With the 109th Congress in full swing and the president about to deliver his State of the Union address, hard-line conservatives are howling a unified message at the door of the White House: It's payback time, Mr. President. Insisting they were the key to Bush's reelection, they're now demanding results on red-meat issues -- foremost a ban against same-sex marriage.
They've been baring their teeth at the president ever since Bush, in a mid-January interview with the Washington Post, backpedaled over the prospect for a constitutional amendment to "protect" marriage as a heterosexual institution. A number of senators, Bush told the Post, "have made it clear that so long as [the Defense of Marriage Act] is deemed constitutional, nothing will happen" to change the status quo. On Monday, Sen. Bill Frist, R-Tenn., announced that a Marriage Protection Amendment is tops on his list. But while applauding the Senate majority leader, the hard-line faithful are threatening to desert the president on other key domestic issues if he doesn't get with the program.
"It's fine for the White House to champion overhauling Social Security and the tax code, said Tony Perkins, president of the Family Research Council, according to the New Orleans Times-Picayune, "but voters really want a constitutional amendment banning same-sex marriage." Perkins added that voters also desire confirmation of conservative judges, who will create the impetus to overturn the Roe vs. Wade Supreme Court decision that established abortion rights more than 30 years ago. "These value issues, which have gotten very little play from the White House since the election, need to be kept front and center," Perkins said. "After traveling the nation for a year campaigning for re-election, the president heard a resounding message from the American people: They want marriage protected."
Perkins' FRC joined a network of conservative Christian groups last week in sending a pointed message to the Bush White House on the issue. The coalition, known as the Arlington Group, credits itself with instigating the 11-state sweep of ballot measures against same-sex marriage last November, and includes some of President Bush's most influential conservative supporters: Paul Weyrich of the Free Congress Research and Education Foundation, Gary Bauer of the American Values Committee, Dr. James C. Dobson of Focus on the Family (who also recently set his sites on taking down a cartoon character he considers a little too light in the loafers) and the Rev. Jerry Falwell.
To put the heat on Bush, the group sent the White House a confidential letter -- that just happened to find its way into the hands of the New York Times:
"In a confidential letter to Karl Rove, Mr. Bush's top political adviser, the group said it was disappointed with the White House's decision to put Social Security and other economic issues ahead of its paramount interest: opposition to same-sex marriage. The letter, dated Jan. 18, pointed out that many social conservatives who voted for Mr. Bush because of his stance on social issues lack equivalent enthusiasm for changing the retirement system or other tax issues. And to pass to pass any sweeping changes, members of the group argue, Mr. Bush will need the support of every element of his coalition.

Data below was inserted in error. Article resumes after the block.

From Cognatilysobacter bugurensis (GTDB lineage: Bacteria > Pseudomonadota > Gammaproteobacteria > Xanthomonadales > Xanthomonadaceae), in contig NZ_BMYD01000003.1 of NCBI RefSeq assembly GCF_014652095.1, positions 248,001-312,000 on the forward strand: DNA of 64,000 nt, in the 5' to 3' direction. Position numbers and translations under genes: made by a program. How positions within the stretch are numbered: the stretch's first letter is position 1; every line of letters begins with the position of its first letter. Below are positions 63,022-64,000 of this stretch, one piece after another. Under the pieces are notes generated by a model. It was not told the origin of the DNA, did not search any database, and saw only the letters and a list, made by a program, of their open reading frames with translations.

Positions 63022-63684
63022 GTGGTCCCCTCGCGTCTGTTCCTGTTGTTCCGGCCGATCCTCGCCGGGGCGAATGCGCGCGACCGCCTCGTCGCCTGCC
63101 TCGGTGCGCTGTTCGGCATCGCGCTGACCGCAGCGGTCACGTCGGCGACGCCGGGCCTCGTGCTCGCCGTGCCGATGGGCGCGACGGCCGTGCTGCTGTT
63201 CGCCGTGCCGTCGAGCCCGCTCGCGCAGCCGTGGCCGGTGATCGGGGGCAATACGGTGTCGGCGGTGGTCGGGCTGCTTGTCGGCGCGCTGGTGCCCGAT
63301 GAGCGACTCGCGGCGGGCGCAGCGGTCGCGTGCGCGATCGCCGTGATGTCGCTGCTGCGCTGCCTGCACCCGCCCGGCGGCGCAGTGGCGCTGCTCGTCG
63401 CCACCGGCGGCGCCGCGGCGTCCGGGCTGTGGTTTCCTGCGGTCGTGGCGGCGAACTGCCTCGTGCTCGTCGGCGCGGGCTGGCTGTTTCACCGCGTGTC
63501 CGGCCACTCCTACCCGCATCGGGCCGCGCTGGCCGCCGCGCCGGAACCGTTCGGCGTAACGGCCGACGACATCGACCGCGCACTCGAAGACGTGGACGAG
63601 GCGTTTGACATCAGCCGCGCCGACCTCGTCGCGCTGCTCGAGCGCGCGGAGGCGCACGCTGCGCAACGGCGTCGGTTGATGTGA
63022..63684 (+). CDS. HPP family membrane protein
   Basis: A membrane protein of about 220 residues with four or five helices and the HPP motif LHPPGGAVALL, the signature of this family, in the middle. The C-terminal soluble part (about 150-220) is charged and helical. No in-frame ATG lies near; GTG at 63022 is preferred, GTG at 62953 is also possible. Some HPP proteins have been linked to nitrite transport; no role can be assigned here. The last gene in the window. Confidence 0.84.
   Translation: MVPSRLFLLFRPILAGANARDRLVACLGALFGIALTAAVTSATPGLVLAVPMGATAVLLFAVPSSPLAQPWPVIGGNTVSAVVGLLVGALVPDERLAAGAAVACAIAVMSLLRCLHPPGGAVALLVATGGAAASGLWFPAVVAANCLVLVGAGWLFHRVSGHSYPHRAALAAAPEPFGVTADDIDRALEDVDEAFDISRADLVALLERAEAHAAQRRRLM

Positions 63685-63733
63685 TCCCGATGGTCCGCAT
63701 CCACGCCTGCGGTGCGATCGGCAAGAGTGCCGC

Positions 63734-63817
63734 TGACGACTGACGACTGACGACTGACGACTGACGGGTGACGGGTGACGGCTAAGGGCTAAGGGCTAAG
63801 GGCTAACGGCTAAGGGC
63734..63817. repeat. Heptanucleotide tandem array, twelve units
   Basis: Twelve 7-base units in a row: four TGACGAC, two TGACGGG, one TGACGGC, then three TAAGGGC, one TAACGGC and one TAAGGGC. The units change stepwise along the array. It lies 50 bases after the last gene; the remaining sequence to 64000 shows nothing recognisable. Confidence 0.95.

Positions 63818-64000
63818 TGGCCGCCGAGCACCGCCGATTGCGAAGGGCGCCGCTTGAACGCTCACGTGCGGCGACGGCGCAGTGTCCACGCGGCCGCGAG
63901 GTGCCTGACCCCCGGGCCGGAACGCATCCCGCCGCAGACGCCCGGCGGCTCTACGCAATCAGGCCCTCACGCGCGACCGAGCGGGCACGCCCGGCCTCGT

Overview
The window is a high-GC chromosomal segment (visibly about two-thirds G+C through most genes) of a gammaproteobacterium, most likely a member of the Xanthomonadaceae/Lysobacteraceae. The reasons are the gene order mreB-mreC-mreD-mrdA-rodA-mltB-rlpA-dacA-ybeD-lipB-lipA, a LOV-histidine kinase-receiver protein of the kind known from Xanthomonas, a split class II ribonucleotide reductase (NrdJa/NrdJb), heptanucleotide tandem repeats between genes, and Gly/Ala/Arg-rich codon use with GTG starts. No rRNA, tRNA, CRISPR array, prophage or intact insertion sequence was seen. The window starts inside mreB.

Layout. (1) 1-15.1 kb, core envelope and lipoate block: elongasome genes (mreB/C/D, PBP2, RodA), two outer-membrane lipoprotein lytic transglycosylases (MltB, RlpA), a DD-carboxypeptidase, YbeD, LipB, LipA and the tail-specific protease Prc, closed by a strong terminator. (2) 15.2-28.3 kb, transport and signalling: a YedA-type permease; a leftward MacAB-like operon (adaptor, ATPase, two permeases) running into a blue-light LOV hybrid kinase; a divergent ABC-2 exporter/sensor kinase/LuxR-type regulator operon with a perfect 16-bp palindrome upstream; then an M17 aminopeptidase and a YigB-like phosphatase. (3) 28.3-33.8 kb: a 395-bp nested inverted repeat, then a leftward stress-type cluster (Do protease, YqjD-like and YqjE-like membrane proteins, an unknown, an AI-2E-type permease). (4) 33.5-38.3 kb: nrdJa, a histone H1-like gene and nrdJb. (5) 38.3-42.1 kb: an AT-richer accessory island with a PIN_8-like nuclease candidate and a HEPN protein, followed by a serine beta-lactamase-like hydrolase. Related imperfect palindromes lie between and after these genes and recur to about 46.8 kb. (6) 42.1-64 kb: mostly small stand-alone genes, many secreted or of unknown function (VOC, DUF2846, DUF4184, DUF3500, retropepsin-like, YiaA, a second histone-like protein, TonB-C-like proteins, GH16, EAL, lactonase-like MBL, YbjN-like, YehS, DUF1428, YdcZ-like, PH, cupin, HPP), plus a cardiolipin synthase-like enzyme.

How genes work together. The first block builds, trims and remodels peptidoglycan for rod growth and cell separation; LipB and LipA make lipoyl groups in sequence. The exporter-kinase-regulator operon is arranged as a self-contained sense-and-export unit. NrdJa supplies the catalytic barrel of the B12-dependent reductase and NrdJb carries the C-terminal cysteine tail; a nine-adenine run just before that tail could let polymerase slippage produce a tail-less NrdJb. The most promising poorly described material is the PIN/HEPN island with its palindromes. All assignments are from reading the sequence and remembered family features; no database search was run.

"'We couldn't help but notice the contrast between how the president is approaching the difficult issue of Social Security privatization where the public is deeply divided and the marriage issue where public opinion is overwhelmingly on his side,' the letter said. 'Is he prepared to spend significant political capital on privatization but reluctant to devote the same energy to preserving traditional marriage? If so it would create outrage with countless voters who stood with him just a few weeks ago, including an unprecedented number of African-Americans, Latinos and Catholics who broke with tradition and supported the president solely because of this issue.'
"The letter continued, 'When the administration adopts a defeatist attitude on an issue that is at the top of our agenda, it becomes impossible for us to unite our movement on an issue such as Social Security privatization where there are already deep misgivings.'"
While that threat is plenty clear, ultimately it may not matter to the president, says syndicated columnist Robert Novak.
"Concern about Bush's second-term course is derived from a variety of signals, small and large, coming from the White House. None of them separately signifies a President abandoning the principles upon which he was elected. But taken together, they generate doubt and more than a little unease on the right.
"In pre-inaugural comments, Bush sounded defeatist about prospects for a constitutional amendment to bar same-sex marriage. After campaigning on the issue last year, he appeared resigned to failure in the Senate this year.
"It cannot be disputed that George W. Bush's tone has changed since the election. The 22nd Amendment, prohibiting a third Presidential term, is a two-way street. I reported last month that even loyal Republican lawmakers feel less constrained to follow a term-limited President. But that same President is under far less pressure to obey the demands of his political base."
The sexual second coming
But could the thorny little issue of same-sex marriage be rendered moot anyway? Perhaps, if the folks at Exodus International succeed with some rather ambitious plans to relieve legions of homosexuals of their affliction through the power of Jesus. In a press release on Wednesday, the Christian group announced a new billboard campaign -- right in the heart of Bush country -- to bolster their mission.